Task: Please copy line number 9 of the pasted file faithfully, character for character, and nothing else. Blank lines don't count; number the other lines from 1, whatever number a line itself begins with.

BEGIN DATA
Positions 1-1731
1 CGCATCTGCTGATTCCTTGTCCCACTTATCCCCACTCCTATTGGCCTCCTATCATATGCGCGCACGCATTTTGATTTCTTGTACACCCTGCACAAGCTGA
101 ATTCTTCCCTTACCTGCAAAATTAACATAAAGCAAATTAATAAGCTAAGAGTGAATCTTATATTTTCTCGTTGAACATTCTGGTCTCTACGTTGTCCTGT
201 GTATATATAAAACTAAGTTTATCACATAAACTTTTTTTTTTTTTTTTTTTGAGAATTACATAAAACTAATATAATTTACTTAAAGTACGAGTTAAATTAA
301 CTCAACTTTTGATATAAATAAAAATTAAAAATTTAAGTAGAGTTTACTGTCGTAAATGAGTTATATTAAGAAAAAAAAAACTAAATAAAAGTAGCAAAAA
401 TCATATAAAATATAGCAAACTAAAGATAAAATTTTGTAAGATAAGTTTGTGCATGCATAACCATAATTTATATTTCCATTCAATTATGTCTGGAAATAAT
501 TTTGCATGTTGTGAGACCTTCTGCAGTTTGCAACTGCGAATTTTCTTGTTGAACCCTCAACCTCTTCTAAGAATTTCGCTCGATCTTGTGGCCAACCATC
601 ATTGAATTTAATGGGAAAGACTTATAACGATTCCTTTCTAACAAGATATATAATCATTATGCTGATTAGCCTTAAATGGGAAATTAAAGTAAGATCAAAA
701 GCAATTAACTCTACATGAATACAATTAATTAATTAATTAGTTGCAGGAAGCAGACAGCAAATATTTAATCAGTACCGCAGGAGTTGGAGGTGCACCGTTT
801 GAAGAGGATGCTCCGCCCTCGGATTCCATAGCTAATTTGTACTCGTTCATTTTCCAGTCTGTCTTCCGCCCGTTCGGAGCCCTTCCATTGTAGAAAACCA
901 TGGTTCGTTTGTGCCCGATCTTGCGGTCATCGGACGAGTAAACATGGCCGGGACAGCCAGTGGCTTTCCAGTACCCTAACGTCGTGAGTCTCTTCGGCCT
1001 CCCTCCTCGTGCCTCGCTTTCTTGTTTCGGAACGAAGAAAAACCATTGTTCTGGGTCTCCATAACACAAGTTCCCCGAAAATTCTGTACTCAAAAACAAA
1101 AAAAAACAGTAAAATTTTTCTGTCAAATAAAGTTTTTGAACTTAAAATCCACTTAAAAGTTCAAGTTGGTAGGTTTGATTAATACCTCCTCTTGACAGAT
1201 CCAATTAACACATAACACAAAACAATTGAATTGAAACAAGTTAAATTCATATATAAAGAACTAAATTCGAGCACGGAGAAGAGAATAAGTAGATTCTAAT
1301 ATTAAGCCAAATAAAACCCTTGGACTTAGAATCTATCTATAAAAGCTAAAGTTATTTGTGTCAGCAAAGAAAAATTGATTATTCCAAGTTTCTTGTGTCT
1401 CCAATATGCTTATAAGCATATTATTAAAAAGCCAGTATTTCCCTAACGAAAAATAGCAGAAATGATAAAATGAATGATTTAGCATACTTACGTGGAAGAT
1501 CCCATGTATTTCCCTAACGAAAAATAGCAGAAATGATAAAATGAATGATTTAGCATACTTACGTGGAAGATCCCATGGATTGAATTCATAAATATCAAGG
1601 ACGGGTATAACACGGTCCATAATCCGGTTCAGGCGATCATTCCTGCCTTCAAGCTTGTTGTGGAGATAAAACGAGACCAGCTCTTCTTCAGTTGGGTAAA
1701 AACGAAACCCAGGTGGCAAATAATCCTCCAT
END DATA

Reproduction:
701 GCAATTAACTCTACATGAATACAATTAATTAATTAATTAGTTGCAGGAAGCAGACAGCAAATATTTAATCAGTACCGCAGGAGTTGGAGGTGCACCGTTT